Bomb scare at NYC Penn Station false alarm
(The Associated Press circulated the following article on July 25.)
NEW YORK -- A man was arraigned Monday on charges stemming from a bomb scare that emptied busy Pennsylvania Station and disrupted service on Amtrak, commuter trains and city subways for about an hour.
Another bomb scare emptied several buildings in Brooklyn and shut down a subway station, and armed officers halted a sightseeing bus and searched its tourist passengers.
The incidents Sunday and Monday came days after a second bombing attack on London's commuter system prompted New York police to start random inspections of subway riders' bags. Authorities in New Jersey began similar searches Monday.
Travelers seemed to take the inspections in stride.
''I think it's the way the world is today. I think it's pretty standard going forward, unfortunately,'' Maria Parisi of Brielle, N.J., said Monday as she waited for a train out of Newark's Penn Station into New York City.
Raul Claudio, described by prosecutors as having a prior conviction for drug dealing, was arraigned Monday on charges of making terrorist threats and falsely reporting an incident for the bomb scare at Pennsylvania Station in Manhattan. Each count carries a sentence of up to seven years in prison. Bail was set at $15,000.
Claudio, 43, was arrested in the station Sunday after he allegedly threw a backpack at an Amtrak agent and said it was a bomb, said Marissa Baldeo, a spokeswoman for NYC Transit.
Camouflage-clad soldiers briefly were shouting ''Penn Station is closed indefinitely,'' before they got the all-clear and started letting people back into the station. The service disruption at the vast complex affected Amtrak, the Long Island Rail Road, New Jersey Transit and the Seventh and Eighth Avenue subway lines.
Also Sunday, a double-decker Gray Line tourist bus was evacuated in midtown Manhattan after a bus company supervisor told police that five male passengers with backpacks and ''stuffed'' pockets had raised her suspicions.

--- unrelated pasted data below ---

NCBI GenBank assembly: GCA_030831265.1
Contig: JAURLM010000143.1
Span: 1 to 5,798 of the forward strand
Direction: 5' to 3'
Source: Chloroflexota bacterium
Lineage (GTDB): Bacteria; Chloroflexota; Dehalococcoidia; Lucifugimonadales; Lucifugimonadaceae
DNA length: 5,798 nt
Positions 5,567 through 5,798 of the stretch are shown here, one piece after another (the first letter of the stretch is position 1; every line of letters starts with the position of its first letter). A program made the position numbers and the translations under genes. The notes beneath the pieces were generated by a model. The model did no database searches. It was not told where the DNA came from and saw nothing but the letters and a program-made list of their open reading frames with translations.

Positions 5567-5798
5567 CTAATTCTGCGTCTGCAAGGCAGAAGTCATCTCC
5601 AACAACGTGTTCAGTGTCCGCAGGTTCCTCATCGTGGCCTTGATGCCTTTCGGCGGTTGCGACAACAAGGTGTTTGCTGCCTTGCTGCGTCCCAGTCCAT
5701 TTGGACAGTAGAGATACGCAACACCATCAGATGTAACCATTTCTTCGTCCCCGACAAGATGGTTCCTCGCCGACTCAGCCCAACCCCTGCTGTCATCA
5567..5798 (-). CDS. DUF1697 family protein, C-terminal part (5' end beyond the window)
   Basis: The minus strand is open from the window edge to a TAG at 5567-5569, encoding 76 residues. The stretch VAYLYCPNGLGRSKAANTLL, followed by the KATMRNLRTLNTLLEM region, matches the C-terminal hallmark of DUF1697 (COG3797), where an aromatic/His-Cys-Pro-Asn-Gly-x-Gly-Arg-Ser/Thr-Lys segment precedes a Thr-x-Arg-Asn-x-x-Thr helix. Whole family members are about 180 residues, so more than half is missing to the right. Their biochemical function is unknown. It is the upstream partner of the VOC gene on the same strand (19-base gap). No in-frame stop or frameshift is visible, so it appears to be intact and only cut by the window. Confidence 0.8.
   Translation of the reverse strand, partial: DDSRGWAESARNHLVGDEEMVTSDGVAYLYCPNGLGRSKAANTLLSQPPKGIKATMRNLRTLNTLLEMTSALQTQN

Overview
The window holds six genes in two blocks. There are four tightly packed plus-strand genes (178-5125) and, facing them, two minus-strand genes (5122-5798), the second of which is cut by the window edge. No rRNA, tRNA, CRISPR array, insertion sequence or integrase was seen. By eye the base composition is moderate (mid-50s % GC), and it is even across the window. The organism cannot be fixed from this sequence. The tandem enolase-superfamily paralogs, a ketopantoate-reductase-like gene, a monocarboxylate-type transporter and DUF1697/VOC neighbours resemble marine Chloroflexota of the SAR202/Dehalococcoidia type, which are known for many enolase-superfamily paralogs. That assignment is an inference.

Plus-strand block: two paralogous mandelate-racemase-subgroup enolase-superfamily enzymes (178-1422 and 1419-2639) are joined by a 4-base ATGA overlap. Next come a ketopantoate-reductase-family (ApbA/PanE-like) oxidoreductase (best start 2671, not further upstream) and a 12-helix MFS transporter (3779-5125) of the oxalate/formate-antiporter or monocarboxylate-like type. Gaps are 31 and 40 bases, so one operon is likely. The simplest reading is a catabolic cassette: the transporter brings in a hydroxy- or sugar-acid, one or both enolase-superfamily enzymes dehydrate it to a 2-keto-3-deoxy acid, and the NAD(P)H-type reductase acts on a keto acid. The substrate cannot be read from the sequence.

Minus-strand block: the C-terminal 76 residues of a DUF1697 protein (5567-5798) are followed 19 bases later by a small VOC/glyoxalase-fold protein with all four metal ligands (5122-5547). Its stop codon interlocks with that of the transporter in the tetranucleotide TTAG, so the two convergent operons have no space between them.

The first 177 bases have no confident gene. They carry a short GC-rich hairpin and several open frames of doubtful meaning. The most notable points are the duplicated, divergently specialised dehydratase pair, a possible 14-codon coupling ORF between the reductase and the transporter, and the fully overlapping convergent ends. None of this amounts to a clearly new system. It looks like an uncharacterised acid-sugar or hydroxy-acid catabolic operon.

Police handcuffed five men and searched about 60 passengers before determining there was no threat. The five men were freed.
The jitters continued Monday, when several buildings in downtown Brooklyn were emptied for about two hours after witnesses reported seeing a black canvas attache case next to a fire hydrant. Subway service was halted at one nearby station.
Police removed the attache case and said it contained personal belongings.
Since the deadly bombings in London on July 7 through Monday afternoon, New York police had received 1,476 reports of suspicious packages or people, compared to 804 over the same period last year.
Meanwhile, authorities in New Jersey began searching the bags of bus and train riders. Travelers who refused the searches would not be allowed to ride.
About 800,000 passenger trips are recorded every weekday on NJ Transit, which runs buses, trains and light rail.
The American Civil Liberties Union said the inspections violate protections against unreasonable searches. Edward Barocas, legal director of the group's New Jersey chapter, said it was too early to determine what, if any, action the group would take. The Connecticut ACLU was beginning an investigation into random searches on Metro-North trains commuter trains, a spokesman said Monday.
Tuesday, July 26, 2005
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